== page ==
Long before “The Passion of the Christ” broke box office records, the book “The Da Vinci Code” was topping the best-seller lists. Dan Brown‘s historical fiction murder mystery suggests Christianity is a farce and that the church kills to keep its secret. It has also angered Catholics by attacking the clergy and implying that Jesus and Mary Magdalene were married.
In fact, “The Da Vinci Code” is so popular and so convincing that pastors, priests, and new book publishers are making a point to rebut it.
Entertainment or blasphemy?
On the Today Show, Brown said that the main character, Robert Langdon, is fictional, but that "all of the art, architecture, secret rituals, secret societies— all of that is historical facts.” Among the controversial details are that Jesus was married, that he was a mere mortal, and that he has descendants living in France.
Are readers getting bad religion from this book?
“That‘s part of the romance and the intrigue of the book,” says Peter Jones, co-author of “Cracking the Da Vinci Code” on Tuesday's 'Scarborough Country.' “I personally don‘t find it particularly obnoxious to learn that Jesus might have been married, but the fact of the matter is that no sane scholar has ever proposed that. It works for his novel, but it‘s not historical fact.”
Beliefnet.com’s Steven Waldman says that the combination of fiction, debatable ideas, and actual facts may make it confusing for some readers. “Historical novels ought to come with footnotes,” says Waldman. “You need to actually see which parts are debatable and which parts are true.”
Waldman, however, argues, that everything in the book is necessarily false. “The interesting thing is that what is resonating is not the claim that Jesus wasn’t divine or even Jesus being married, though that‘s pretty salacious. It‘s the idea that early Christianity had more of a feminine emphasis. That aspect actually is a subject of great debate among scholars. There‘s no consensus in either direction on that. “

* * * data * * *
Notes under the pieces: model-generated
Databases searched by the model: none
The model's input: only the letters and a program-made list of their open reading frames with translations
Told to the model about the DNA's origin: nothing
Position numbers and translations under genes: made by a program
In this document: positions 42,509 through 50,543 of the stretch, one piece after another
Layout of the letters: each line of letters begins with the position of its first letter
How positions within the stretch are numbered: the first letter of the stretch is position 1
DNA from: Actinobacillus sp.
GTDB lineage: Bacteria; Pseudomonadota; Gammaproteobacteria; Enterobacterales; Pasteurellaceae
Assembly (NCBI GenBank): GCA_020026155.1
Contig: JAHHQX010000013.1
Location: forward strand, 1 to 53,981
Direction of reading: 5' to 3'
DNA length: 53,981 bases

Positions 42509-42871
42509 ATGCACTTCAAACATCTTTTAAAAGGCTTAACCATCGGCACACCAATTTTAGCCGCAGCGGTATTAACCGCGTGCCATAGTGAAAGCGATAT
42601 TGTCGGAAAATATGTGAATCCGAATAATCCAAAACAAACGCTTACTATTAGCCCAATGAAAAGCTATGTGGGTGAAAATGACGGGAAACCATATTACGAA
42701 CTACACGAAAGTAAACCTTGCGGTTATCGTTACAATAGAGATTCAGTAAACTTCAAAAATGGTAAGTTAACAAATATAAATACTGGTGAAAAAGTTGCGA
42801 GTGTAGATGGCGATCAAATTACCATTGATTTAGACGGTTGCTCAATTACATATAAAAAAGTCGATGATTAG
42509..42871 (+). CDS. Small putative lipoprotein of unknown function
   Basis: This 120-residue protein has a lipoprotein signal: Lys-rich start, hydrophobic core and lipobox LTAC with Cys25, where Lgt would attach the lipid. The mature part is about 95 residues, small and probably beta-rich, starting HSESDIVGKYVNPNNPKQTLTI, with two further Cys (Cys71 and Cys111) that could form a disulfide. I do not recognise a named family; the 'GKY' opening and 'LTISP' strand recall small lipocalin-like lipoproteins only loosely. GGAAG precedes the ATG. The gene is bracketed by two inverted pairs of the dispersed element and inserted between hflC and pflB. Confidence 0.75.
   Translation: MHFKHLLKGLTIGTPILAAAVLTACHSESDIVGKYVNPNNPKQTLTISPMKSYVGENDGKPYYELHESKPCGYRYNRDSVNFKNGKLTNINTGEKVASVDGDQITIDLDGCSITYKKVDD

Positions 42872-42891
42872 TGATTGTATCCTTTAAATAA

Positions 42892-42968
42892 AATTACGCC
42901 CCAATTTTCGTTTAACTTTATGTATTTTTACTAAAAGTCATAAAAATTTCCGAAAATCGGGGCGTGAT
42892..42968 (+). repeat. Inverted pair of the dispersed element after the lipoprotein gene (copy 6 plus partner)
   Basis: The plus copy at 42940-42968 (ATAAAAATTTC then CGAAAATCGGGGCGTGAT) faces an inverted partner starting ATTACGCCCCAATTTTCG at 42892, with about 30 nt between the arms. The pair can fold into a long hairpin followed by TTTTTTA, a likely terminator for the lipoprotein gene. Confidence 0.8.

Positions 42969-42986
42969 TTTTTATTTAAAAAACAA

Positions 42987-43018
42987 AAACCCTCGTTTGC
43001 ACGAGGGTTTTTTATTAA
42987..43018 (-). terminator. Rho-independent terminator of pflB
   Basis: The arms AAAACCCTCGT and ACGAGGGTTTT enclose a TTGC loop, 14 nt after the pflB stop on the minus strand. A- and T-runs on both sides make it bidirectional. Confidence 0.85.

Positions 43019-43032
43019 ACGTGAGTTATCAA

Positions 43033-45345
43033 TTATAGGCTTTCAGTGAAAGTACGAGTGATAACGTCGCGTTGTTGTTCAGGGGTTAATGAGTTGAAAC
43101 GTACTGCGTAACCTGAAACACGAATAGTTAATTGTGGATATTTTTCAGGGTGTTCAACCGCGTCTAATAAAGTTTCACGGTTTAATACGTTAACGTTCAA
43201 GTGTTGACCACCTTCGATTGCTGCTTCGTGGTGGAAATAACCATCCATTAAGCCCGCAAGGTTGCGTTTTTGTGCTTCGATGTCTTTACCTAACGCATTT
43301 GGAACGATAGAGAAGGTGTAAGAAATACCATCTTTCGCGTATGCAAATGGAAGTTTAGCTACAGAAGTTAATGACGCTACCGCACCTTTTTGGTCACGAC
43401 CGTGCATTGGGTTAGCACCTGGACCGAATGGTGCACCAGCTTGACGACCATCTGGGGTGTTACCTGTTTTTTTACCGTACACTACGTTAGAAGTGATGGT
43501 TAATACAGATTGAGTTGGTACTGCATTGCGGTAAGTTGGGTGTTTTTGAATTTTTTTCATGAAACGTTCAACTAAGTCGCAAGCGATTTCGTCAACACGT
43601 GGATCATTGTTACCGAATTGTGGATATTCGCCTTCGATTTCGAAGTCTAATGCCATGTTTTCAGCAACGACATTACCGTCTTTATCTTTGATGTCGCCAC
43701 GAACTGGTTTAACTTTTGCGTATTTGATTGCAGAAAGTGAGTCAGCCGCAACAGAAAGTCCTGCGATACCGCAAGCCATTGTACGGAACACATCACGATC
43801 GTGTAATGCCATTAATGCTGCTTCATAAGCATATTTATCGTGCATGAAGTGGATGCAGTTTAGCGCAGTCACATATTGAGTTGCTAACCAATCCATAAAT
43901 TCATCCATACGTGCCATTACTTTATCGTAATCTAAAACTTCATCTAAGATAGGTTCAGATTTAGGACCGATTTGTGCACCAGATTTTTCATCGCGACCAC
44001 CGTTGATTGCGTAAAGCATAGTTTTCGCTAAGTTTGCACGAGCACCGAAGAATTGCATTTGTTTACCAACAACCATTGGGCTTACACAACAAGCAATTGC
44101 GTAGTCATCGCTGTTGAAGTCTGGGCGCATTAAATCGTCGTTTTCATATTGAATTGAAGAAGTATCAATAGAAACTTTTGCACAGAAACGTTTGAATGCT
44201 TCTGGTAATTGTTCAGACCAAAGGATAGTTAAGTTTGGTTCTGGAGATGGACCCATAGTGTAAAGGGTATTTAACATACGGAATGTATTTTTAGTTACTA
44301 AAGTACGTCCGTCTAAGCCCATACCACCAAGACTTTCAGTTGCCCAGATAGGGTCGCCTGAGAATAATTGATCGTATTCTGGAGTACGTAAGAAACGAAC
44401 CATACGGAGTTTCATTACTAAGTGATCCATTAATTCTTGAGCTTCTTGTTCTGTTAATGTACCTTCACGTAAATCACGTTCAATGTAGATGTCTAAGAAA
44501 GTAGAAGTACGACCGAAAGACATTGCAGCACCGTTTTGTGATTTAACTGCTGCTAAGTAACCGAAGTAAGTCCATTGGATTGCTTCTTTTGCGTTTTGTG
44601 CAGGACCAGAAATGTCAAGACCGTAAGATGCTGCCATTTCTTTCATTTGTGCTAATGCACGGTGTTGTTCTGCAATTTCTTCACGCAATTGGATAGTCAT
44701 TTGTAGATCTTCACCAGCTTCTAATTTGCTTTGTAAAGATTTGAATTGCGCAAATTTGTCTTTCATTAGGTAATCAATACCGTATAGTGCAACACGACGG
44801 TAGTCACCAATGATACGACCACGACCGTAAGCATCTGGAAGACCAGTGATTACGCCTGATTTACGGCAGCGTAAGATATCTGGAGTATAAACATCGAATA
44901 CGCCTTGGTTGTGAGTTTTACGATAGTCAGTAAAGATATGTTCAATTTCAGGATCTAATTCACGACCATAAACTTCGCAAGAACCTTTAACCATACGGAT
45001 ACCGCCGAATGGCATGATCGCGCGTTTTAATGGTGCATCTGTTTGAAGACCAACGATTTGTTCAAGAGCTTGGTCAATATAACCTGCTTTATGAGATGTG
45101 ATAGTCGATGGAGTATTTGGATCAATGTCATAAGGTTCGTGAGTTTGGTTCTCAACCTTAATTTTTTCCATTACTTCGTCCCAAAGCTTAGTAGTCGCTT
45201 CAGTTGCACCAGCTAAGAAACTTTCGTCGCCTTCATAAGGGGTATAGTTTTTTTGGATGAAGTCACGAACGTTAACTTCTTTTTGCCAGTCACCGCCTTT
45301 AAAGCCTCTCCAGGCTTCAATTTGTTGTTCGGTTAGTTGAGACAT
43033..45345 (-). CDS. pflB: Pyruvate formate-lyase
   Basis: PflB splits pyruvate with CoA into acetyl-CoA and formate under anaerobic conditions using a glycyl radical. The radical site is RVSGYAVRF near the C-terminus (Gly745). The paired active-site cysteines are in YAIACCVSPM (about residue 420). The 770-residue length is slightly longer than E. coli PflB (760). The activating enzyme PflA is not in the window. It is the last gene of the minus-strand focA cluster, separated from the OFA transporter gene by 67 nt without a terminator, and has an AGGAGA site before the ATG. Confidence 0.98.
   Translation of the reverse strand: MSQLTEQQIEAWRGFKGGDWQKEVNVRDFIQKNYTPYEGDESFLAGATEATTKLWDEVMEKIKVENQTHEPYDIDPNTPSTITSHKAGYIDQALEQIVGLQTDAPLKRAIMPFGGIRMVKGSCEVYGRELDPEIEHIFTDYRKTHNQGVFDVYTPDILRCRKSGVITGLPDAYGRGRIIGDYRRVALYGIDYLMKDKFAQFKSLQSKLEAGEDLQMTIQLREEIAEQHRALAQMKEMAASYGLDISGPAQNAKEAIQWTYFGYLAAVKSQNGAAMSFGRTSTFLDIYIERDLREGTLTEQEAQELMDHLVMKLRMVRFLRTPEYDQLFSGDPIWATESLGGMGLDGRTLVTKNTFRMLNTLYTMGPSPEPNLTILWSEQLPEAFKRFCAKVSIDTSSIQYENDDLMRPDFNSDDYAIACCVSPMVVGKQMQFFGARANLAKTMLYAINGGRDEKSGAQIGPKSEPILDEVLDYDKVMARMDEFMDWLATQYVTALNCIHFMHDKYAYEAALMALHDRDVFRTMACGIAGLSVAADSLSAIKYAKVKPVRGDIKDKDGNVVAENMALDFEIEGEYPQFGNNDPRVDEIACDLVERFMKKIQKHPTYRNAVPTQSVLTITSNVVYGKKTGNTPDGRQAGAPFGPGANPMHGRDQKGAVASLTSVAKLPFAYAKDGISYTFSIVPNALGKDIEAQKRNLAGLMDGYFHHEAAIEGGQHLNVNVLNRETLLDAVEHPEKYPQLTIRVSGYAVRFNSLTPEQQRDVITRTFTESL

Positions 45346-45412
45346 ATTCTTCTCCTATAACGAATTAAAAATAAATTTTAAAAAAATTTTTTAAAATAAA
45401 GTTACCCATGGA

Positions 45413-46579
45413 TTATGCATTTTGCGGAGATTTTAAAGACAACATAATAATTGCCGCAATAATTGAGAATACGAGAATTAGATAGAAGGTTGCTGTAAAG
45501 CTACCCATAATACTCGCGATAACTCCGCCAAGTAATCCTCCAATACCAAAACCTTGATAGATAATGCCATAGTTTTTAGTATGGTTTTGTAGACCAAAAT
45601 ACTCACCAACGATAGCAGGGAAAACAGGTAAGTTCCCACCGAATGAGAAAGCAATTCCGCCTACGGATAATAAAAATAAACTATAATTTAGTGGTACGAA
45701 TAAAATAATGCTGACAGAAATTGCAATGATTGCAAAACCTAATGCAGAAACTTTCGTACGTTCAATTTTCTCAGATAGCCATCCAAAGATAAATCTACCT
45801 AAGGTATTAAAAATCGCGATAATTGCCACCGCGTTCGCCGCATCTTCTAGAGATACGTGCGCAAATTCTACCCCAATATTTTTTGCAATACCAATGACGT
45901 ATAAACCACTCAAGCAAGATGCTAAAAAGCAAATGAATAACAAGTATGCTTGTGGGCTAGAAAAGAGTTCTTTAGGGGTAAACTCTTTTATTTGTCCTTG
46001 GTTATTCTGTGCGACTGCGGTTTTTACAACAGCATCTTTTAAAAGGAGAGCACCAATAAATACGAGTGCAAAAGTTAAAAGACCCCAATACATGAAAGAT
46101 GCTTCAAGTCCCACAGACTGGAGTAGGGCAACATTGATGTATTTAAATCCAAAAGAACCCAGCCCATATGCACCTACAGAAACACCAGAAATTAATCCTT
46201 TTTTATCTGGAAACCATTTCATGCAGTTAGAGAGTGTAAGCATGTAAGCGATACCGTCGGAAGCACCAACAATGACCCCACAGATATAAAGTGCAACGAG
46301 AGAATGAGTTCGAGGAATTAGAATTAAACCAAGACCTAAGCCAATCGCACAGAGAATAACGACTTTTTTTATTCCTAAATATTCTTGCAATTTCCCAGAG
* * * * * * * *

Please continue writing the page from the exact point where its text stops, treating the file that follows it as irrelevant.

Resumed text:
Mixing debatable ideas and facts isn’t exclusive to “The Da Vinci Code,” says Waldman. He says the same thing could be said of the “Left Behind” series—and even “The Passion of the Christ.” “The part where Pontius Pilate‘s wife was a big fan of Jesus and surreptitiously helped him out was just made up. A lot of things in the movie weren‘t in the Bible as well. I think all of these things mix fact, fiction, and things that are kind of in between without making any distinction… but I think it‘s great to have this debate.”
But the critical acclaim “The Da Vinci Code” has received is problematic to some. Former Congressman Joe Scarborough and MSNBC host thinks that anybody should be able to write whatever they want and sell it, but that the media has shown a bias in coverage against Christianity. “What bothers me is this: ‘The New York Times’ has been bashing ‘The Passion’ over the past several months. This is an account that was based very closely on Matthew, Mark, Luke, and John, the Gospels. And yet ‘The Da Vinci Code’ comes out and basically tells one-third of the world‘s population that their faith is based on fiction. Isn’t there a double standard here?”
Jones thinks that all the conversations about “The Passion” and “The Da Vinci Code” are good for dialogue, but that people should be aware that Dan Brown may have a personal agenda himself.
“It’s an excellent book, but as you know, novels can carry messages like anything else," says Jones. "The underlying message of Dan Brown‘s book… is the promotion of a different religion and spirituality than the one that‘s found in the Bible. Dan Brown admits to being a believer in this new spirituality. There is a certain lack of fairness, I think, in the treatment of the two cultural icons of 'The Passion' and this book.”